Bonds are generally viewed as a more stable and predictable form of investing compared to the stock market since they help the holders ride out the volatility of the stock market, no matter which direction the market might be headed. But new investors, and sometimes, even seasoned investors, find challenging to understand bond pricing.
In this blog, we will understand what the clean and dirty price of a bond is and how it is relevant.
What Is a Bond Price
While it is relatively simple to understand what a bond is, bond’s Clean Price and Dirty Price can be confusing.
The coupon payment could be made monthly, quarterly, half yearly or annually. Half-yearly coupon payments are known to be the most common but there is no hard and fast rule.
Investors have the option to hold on to their bonds till maturity. But the concept of clean and dirty price comes in when a bondholder wants to sell it to another buyer before maturity.
Here’s an example.
If the coupon payment of a bond is done every 6 months, let us assume that Rajesh, being the current bondholder, receives the coupon payments every 31st march and 30th September.
Rajesh has found a buyer, Gopal. If Rajesh wants to sell his bond on the 1st of June, what bond price shall he ask Gopal to pay?
Between the time of receiving the previous interest and selling his bond, Rajesh is due to receive his accrued interest for 2 months. Hence, Rajesh will ask for a bond price which will include the interest accrued between 31st march and 1st June.
Understanding the Change in Bond Ownership
While the face value of the bond as of 1st June will definitely be considered, what happens to the interest accrued for 2 months – April and May?
The next interest receivable by the then bondholder, Gopal, will be on the 30th of September, but will it be fair and accurate for Gopal to receive the interest payment of the whole 6 month period if, in reality, he will have owned the bond only for 4 months – June to September?
The bond issuers do not get into these details of bifurcating the coupon payments between new and current bondholders.
- For such circumstances and transactions, we have a clean price and a dirty price.
- The bond price, which includes the interest accrued, is called the Dirty Price.
- The bond price, excluding the interest accrued, is called the Clean Price.
Let’s understand this numerically.
In India, Government securities typically pay interest twice a year
Let’s assume Rajesh has bought a 9.00 GS 2026 bond. It denotes that it is government security with a coupon rate of 9.00% and the maturity date is in 2026. The coupon payment is made semi-annually – on 30th September and 31st March.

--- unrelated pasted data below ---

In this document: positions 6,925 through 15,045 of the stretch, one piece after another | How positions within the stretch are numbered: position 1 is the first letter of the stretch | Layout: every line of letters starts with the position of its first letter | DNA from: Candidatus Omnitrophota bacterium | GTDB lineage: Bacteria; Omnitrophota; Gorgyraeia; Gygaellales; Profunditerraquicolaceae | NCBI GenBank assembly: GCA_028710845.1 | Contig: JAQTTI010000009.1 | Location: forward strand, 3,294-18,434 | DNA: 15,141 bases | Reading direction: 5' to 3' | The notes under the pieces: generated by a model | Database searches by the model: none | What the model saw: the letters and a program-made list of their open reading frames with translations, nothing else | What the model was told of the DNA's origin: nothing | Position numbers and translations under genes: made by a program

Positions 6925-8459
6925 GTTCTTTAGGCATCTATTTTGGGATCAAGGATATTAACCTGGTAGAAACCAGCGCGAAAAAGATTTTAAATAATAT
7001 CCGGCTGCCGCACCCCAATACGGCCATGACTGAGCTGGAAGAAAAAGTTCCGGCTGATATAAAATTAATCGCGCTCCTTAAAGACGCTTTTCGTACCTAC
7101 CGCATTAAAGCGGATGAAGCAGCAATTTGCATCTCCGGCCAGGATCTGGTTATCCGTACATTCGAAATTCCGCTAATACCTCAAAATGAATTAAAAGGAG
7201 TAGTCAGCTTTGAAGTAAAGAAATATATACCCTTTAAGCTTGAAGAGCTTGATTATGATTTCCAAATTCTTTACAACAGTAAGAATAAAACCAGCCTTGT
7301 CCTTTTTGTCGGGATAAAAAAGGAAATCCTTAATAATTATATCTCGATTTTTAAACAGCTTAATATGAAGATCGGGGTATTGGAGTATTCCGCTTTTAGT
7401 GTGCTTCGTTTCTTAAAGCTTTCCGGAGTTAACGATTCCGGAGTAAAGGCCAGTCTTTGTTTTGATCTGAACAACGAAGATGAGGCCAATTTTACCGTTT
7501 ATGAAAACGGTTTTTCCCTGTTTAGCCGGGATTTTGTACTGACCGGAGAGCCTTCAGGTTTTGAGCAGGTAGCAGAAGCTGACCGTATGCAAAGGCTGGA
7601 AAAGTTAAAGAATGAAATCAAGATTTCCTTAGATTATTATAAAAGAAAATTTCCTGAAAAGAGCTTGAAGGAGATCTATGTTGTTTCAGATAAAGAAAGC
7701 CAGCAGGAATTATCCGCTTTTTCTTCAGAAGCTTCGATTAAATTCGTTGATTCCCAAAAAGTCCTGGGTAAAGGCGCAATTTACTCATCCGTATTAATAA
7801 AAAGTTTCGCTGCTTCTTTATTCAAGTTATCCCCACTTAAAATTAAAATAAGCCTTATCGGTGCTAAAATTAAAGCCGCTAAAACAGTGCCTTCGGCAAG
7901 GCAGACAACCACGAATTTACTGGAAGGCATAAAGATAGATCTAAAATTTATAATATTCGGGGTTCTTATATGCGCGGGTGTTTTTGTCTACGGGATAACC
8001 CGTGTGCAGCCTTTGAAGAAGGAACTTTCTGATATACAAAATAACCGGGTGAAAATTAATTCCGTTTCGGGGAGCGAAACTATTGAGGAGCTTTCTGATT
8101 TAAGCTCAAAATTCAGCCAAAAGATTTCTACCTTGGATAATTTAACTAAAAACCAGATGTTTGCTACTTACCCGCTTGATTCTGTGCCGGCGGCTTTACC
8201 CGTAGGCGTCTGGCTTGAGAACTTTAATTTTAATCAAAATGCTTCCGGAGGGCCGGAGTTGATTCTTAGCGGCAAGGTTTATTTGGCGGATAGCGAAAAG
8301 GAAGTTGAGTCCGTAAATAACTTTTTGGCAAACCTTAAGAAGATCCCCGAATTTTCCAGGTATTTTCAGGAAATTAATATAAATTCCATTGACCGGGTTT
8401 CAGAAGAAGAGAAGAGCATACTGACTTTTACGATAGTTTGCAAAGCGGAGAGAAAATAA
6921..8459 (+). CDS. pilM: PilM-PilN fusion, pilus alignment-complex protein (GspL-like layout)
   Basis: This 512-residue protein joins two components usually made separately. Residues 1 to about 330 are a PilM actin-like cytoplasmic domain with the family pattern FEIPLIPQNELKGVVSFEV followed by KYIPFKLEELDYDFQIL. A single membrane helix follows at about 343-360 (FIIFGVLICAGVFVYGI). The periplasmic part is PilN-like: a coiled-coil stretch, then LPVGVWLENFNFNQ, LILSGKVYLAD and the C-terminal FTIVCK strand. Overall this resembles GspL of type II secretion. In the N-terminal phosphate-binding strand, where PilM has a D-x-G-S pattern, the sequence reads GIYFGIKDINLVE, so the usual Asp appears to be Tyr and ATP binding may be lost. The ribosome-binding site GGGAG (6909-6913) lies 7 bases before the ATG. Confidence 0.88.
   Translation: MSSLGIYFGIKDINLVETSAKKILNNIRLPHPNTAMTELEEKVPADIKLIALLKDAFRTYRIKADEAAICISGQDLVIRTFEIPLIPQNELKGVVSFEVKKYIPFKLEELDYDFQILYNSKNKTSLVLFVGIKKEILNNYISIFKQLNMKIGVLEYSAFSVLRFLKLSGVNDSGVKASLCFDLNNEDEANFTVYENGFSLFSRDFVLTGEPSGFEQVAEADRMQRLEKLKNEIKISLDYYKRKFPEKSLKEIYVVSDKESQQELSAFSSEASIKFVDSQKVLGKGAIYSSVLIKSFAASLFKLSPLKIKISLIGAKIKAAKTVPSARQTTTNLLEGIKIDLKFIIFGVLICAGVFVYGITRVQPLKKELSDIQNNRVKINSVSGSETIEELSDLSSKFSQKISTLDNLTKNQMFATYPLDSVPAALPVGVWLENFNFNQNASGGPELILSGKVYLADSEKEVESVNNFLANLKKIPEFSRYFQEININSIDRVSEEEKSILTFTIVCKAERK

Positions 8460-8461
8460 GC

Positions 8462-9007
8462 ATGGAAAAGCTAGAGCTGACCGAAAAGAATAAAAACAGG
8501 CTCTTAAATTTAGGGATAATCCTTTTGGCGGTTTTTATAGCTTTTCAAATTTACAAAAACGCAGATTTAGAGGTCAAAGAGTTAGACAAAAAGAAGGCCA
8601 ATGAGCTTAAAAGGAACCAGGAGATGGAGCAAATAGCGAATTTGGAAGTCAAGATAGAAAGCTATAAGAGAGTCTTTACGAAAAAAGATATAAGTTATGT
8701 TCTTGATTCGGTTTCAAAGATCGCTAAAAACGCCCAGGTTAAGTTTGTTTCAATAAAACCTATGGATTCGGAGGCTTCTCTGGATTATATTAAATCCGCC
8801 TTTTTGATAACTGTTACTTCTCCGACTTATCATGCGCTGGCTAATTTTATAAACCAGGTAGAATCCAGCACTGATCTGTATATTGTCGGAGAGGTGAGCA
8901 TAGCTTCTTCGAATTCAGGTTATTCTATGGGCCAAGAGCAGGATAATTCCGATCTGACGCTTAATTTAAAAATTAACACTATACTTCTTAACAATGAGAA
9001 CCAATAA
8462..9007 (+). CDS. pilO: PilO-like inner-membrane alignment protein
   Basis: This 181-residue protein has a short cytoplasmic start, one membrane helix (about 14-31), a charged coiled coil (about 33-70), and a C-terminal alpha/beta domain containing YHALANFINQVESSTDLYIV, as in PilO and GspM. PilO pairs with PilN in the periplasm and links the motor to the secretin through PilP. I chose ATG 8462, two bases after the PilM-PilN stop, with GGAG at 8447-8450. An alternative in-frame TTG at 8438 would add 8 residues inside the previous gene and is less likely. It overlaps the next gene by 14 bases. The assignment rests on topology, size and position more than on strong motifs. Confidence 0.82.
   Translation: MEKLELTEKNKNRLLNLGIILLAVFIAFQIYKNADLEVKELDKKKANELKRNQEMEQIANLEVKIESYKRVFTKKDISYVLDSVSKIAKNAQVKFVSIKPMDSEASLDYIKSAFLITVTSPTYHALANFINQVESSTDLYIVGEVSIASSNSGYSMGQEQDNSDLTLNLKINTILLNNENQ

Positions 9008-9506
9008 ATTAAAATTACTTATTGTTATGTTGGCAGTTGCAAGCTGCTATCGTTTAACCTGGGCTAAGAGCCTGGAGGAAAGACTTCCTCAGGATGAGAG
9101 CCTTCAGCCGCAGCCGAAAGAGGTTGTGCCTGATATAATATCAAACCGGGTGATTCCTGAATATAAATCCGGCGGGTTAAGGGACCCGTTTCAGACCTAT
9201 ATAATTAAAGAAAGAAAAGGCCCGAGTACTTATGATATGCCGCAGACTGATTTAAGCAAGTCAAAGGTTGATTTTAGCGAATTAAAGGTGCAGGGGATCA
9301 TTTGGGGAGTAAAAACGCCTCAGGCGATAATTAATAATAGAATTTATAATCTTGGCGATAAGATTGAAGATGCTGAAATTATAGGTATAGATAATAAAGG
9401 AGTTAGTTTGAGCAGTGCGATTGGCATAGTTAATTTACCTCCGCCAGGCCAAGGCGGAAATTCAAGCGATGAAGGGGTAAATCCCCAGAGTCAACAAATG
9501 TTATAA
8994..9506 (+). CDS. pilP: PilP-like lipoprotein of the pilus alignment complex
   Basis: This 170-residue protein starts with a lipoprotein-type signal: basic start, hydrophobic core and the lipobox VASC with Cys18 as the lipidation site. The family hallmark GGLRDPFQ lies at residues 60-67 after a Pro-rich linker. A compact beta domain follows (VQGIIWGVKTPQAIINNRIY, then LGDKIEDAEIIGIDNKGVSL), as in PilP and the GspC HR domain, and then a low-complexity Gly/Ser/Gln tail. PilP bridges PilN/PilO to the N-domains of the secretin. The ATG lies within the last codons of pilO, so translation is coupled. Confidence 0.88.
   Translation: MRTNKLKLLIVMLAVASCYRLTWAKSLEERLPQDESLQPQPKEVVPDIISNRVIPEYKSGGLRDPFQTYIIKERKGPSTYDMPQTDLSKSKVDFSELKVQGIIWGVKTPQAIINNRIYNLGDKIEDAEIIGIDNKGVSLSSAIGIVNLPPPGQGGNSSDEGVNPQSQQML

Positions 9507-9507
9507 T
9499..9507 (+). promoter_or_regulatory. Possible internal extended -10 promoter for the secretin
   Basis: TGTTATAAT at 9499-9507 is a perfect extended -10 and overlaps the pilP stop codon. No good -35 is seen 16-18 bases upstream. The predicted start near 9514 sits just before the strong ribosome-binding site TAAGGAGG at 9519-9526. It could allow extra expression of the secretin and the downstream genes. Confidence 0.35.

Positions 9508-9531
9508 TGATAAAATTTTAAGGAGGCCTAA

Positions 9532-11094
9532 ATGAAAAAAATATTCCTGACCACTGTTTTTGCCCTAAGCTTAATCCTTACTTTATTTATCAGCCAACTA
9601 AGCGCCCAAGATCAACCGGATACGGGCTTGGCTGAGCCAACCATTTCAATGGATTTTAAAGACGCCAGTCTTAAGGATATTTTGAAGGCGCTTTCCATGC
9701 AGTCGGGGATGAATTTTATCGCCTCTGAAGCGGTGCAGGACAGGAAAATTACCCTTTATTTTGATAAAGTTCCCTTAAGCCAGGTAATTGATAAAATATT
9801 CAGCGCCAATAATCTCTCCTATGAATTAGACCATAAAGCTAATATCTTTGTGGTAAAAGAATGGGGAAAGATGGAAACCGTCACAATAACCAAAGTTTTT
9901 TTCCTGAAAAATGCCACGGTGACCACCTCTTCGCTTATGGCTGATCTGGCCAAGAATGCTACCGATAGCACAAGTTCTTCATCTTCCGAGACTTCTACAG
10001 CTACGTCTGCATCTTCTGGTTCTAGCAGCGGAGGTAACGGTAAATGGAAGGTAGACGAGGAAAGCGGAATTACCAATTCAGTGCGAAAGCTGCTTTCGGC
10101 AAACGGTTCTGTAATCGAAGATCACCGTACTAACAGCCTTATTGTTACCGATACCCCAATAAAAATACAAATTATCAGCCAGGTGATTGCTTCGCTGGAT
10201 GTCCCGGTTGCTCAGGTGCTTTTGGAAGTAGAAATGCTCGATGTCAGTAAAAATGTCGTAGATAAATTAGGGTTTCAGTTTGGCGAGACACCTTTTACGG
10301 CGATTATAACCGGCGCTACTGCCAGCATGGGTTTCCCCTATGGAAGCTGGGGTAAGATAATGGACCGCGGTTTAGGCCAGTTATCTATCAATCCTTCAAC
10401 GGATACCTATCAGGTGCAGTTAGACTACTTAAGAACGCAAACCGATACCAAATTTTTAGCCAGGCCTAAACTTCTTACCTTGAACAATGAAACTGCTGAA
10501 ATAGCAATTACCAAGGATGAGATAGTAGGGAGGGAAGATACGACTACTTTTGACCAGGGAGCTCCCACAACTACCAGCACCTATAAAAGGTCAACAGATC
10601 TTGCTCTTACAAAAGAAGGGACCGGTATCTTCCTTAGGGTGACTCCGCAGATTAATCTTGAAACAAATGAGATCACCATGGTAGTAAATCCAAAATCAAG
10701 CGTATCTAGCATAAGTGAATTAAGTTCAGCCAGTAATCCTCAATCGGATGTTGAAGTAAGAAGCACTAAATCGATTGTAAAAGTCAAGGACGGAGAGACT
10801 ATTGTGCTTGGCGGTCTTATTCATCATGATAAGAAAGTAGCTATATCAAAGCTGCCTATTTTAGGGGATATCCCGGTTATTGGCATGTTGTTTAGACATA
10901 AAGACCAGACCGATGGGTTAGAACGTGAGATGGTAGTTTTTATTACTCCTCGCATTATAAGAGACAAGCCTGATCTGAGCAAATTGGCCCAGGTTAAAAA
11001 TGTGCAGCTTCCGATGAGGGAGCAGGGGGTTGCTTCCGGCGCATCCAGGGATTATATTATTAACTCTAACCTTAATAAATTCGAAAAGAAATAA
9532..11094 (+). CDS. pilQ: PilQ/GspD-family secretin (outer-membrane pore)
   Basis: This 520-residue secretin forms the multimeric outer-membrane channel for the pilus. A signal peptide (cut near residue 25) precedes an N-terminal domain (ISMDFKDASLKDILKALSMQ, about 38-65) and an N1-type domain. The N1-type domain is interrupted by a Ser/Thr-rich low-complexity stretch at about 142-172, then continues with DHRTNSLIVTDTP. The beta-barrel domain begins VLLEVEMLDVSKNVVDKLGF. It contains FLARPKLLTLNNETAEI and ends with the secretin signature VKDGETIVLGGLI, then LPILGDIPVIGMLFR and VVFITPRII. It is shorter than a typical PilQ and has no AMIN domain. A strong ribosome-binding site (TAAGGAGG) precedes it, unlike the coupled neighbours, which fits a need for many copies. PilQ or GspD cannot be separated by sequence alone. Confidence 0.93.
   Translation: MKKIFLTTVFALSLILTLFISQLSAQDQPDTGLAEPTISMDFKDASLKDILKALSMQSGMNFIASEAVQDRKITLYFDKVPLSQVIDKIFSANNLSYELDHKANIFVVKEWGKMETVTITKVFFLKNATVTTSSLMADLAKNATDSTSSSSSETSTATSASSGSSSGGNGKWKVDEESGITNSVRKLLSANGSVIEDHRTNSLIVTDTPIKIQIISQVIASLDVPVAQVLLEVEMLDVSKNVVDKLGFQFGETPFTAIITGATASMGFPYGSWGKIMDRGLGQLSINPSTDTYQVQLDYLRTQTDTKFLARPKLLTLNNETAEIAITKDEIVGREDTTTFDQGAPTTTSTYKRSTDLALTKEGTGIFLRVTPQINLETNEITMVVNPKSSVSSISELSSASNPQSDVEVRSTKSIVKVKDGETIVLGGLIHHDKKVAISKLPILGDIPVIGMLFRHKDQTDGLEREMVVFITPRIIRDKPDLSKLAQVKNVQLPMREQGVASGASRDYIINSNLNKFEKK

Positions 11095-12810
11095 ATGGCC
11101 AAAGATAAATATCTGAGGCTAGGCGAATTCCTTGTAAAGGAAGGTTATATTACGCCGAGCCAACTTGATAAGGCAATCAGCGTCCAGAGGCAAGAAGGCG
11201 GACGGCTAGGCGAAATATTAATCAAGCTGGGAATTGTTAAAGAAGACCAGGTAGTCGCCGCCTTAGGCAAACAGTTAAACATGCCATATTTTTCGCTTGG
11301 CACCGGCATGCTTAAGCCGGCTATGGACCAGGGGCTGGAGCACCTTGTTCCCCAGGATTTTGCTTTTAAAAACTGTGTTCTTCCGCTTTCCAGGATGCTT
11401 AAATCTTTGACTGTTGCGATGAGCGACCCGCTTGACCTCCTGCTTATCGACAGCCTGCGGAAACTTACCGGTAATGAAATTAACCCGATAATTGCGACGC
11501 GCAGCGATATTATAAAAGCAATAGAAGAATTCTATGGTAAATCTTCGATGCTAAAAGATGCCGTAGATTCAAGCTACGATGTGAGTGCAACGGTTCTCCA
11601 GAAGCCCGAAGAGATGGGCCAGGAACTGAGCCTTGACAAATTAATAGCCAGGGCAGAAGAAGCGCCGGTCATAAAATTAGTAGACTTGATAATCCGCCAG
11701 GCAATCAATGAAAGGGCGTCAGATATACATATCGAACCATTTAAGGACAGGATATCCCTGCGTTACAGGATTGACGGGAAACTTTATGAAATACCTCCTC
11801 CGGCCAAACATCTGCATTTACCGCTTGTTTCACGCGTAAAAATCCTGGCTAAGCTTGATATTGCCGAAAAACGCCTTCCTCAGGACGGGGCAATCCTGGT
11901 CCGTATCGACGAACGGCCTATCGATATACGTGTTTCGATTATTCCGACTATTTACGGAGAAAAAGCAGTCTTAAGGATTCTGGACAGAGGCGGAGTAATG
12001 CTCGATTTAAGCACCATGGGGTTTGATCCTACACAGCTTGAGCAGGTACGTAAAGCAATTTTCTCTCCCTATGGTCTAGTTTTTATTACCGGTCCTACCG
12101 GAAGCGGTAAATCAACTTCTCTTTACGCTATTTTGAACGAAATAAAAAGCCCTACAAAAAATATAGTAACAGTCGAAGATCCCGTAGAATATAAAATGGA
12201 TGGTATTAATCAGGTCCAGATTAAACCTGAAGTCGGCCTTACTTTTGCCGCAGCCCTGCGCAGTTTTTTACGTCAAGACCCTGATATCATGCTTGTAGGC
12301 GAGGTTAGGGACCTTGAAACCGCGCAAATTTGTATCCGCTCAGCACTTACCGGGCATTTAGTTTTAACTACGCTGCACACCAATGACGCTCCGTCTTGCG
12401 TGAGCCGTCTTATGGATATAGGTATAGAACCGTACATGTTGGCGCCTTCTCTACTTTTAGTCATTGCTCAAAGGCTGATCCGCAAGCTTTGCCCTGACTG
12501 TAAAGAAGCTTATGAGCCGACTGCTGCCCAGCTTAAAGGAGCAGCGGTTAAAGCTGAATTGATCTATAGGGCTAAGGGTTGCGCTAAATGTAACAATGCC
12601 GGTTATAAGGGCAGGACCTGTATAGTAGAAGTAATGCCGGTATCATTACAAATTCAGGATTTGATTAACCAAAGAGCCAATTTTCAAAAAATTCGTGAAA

If Gopal buys the bond from Rajesh on 1st June for a price of 1 Lakh rupees.
To calculate the dirty price, we first need to know the interest accrued since the last coupon payment.
As the last payment was made on 31st march and the bond was sold to Gopal on the 1st of June, the calculations will look like this:
Getting Familiar with Government Bonds
Government securities are one of the most common bonds in India. They are known as G-Sec.
While purchasing a bond, an investor can find all the details from date of maturity, yield on offer, face value, etc. on government websites like CCIL or RBI. An important point to note is that all the bonds on these websites show the clean price of a bond.
Hence, if you are not purchasing the bond on the date of coupon payment, you will likely have to pay the accrued interest to the investor who you are buying from.
So, while the websites show the clean price, you will probably have to pay the dirty price.
Clean And Dirty Price Affecting the Decision Making of Bond Purchases
Dirty price helps the bondholders to be assured that they will always get paid the interest accrued for a certain period, irrespective of the timing of their selling the bond.
This strongly works in favour of an investor during the decision-making of buying a bond.
On the other hand, during the time of selling the bond, the new buyer who buys from the previous bondholder is usually aware of the fact that he shall have to pay the interest accrued for a certain period.
That is another reason why ideally, all investors prefer buying a bond from a bondholder immediately after the coupon payment is made. This way, the investor can buy the bond at a clean price.
With bonds becoming a popular investment option for consumers, as well as institutions and a stable medium to raise capital for businesses, the above article will help you understand the basics of how this instrument works.
If you want to know more about bonds and how they work, check out Yubi Invest.